Questioning Behavior | Loh Down on Science


A Loh Down is a capsule of intriguing scientific research presented clearly, in a witty way, because we believe humor makes knowledge sticky. There is no limit to the science we can present—whether it be in astronomy, biology, computers, evolution, global warming, psychology, politics, sports or beyond—as long as we can make the gist of it graspable in 90 seconds. Our audiences are experts and novices, old and young. Explore the site to customize your journey in your area(s) of interest!

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Questioning Behavior


Is he asking, or telling? American director Thomas H. Ince using a giant megaphone, on page 138 of Peter Milne, Motion Picture Directing; The Facts and Theories of the Newest Art (1922). ; Credit: Wikimedia Commons

Want to help your friends keep their New Year's resolutions?

This is Sandra Tsing Loh with the Loh Down on Science, saying:

Do like they do on Jeopardy! Ask questions!

When you ask someone about behavior, you help bring that behavior about. So say researchers at Washington State University, the University of California Irvine, and elsewhere. Thus, when you pose the question, “Are you going to recycle?” you're planting the germ of an idea, making it more likely they will.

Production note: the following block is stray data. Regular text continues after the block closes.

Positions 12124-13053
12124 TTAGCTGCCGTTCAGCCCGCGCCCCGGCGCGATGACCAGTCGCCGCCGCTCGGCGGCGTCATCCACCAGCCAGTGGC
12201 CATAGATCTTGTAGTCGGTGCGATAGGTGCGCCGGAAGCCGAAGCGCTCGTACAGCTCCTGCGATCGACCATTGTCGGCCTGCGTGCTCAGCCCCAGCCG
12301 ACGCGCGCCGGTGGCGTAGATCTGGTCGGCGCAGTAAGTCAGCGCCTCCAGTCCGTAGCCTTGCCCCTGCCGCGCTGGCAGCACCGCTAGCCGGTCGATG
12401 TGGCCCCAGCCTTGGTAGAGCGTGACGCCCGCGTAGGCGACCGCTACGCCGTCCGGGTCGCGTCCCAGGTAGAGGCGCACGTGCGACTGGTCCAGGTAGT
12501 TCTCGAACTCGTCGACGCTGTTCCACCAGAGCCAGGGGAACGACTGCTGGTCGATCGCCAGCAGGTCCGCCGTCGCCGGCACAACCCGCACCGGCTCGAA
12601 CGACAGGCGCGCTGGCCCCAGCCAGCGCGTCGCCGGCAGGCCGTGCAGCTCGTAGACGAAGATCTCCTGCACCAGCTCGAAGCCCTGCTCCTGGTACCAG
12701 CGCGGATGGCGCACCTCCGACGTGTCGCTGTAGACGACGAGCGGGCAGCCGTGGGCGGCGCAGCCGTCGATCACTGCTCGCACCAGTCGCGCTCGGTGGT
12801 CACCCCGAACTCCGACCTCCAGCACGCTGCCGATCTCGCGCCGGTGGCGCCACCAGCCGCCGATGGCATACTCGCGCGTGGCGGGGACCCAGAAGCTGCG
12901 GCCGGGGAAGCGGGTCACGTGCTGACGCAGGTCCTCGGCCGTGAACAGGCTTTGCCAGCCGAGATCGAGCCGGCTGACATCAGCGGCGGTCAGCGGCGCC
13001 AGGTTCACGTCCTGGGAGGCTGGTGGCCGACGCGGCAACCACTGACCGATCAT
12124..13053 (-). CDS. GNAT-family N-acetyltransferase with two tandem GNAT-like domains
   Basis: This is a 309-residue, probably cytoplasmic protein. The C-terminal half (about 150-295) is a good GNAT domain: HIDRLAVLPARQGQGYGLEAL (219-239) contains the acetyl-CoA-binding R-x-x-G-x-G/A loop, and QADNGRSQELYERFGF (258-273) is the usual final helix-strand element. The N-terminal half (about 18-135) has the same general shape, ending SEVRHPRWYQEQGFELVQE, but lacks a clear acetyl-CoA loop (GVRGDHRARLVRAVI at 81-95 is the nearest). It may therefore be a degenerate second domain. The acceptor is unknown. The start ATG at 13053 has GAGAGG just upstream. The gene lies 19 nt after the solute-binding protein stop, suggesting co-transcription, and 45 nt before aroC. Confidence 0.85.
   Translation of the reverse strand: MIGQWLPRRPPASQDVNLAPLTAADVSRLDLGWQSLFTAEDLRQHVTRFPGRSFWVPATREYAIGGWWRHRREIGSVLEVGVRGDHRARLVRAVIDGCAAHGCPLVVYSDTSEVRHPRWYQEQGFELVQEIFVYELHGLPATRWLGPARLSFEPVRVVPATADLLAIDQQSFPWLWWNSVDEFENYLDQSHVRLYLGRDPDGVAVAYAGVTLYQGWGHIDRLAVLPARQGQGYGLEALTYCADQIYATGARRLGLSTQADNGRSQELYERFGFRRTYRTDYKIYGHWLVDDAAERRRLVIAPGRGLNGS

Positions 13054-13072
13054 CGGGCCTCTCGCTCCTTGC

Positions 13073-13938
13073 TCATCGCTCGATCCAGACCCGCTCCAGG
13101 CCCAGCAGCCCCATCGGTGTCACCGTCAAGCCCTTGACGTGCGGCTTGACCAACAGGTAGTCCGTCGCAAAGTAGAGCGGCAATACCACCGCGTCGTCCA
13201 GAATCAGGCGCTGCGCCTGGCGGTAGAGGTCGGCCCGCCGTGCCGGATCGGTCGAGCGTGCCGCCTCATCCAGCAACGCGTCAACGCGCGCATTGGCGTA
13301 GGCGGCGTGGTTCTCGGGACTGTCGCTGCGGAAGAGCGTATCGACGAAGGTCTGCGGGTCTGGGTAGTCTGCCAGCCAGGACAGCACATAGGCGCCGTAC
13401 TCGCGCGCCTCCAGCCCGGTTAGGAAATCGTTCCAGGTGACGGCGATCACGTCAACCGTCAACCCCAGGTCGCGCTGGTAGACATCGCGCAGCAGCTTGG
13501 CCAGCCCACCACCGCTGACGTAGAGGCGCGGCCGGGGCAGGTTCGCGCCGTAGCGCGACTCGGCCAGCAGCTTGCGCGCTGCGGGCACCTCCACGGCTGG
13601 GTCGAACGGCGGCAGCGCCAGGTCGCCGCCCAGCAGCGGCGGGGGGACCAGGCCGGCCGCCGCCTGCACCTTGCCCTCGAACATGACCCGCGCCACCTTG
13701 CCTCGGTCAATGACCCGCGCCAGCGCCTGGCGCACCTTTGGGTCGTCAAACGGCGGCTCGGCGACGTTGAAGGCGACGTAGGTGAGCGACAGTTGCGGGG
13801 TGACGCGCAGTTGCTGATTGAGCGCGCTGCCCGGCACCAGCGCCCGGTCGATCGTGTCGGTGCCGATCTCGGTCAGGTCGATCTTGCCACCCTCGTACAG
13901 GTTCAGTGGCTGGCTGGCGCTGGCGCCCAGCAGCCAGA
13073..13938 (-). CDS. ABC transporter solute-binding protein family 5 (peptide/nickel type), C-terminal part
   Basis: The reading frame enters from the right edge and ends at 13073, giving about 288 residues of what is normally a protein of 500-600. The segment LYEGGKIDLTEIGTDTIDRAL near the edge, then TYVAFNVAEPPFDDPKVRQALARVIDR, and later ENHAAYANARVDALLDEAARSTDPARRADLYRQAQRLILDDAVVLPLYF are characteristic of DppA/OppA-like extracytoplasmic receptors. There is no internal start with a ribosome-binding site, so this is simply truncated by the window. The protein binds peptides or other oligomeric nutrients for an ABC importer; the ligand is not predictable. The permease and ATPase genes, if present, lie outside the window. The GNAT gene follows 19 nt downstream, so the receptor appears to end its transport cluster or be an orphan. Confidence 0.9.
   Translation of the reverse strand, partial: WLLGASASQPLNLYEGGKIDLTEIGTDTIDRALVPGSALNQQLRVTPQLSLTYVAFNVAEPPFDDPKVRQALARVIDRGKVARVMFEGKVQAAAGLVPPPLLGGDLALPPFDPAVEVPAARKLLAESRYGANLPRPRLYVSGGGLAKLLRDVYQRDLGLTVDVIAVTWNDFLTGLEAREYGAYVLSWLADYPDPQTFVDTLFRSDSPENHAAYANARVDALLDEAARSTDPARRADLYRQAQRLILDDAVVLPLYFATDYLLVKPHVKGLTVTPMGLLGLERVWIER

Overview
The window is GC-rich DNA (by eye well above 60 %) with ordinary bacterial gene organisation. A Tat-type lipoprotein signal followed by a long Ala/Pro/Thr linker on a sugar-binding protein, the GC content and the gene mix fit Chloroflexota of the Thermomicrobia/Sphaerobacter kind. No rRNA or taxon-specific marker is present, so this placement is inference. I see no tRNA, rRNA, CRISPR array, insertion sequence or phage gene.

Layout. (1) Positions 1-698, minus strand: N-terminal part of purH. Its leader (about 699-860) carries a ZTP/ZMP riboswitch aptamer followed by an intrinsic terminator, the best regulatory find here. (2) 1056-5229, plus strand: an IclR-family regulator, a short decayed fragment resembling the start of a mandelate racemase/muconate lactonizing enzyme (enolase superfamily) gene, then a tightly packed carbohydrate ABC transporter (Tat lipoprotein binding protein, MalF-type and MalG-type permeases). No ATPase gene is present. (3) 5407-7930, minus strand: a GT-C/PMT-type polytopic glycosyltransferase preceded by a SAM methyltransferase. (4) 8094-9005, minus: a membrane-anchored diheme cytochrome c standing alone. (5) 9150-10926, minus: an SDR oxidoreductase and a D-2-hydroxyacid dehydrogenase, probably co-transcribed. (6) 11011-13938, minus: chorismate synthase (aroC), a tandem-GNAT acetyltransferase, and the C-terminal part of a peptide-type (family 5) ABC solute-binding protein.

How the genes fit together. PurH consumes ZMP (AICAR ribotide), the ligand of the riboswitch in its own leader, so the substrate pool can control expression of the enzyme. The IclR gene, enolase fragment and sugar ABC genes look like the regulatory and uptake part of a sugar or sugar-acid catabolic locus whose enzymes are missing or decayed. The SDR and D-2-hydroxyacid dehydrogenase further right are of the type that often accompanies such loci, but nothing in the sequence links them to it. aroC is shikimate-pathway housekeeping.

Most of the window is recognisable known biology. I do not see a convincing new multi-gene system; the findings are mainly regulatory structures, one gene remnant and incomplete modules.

It's called the question-behavior effect. Scientists have studied it for decades. The researchers reviewed more than 100 studies of the phenomenon to figure out how it works. Don't you want to know more?

It works best for behaviors that society applauds, say the scientists. Like eating vegetables. Or volunteering. It's also persuasive in retail settings. Uh oh. Beware of questions at the Apple store!

They also found that yes-or-no questions work best, as does avoiding a specific time frame. So “Will you exercise?” is more effective than “See you at Jazzercise tomorrow!”

Who knew it was so easy to sway others? Now, aren't you going to send in your public-radio pledge?



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